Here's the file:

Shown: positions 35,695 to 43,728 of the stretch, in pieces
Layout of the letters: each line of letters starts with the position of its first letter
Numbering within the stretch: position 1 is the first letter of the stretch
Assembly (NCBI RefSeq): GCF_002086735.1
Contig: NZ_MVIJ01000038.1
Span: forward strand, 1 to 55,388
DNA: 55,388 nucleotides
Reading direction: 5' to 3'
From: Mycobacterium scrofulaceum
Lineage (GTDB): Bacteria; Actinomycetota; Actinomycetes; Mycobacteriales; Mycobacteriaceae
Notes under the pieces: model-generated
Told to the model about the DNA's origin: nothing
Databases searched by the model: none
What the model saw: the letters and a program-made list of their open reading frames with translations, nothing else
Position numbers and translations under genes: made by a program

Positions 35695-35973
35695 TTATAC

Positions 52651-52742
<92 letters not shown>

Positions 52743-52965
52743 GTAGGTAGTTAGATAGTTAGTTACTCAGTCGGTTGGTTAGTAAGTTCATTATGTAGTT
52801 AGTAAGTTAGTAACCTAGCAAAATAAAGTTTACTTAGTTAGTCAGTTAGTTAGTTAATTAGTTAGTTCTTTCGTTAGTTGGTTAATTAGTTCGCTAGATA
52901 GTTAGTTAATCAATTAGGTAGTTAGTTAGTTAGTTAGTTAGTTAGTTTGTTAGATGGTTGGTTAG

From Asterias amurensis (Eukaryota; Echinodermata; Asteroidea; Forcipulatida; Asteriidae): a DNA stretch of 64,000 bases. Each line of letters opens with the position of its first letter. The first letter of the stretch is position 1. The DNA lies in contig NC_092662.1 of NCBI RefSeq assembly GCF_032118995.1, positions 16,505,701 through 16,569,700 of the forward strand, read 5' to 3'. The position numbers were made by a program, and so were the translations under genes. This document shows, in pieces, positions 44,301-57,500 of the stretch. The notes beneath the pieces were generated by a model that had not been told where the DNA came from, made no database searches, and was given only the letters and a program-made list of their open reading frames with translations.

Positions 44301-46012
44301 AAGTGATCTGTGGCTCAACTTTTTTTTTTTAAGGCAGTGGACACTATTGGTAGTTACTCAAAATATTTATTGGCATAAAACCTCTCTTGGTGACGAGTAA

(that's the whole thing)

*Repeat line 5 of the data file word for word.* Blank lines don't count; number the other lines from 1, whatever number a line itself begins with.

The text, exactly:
Contig: NZ_MVIJ01000038.1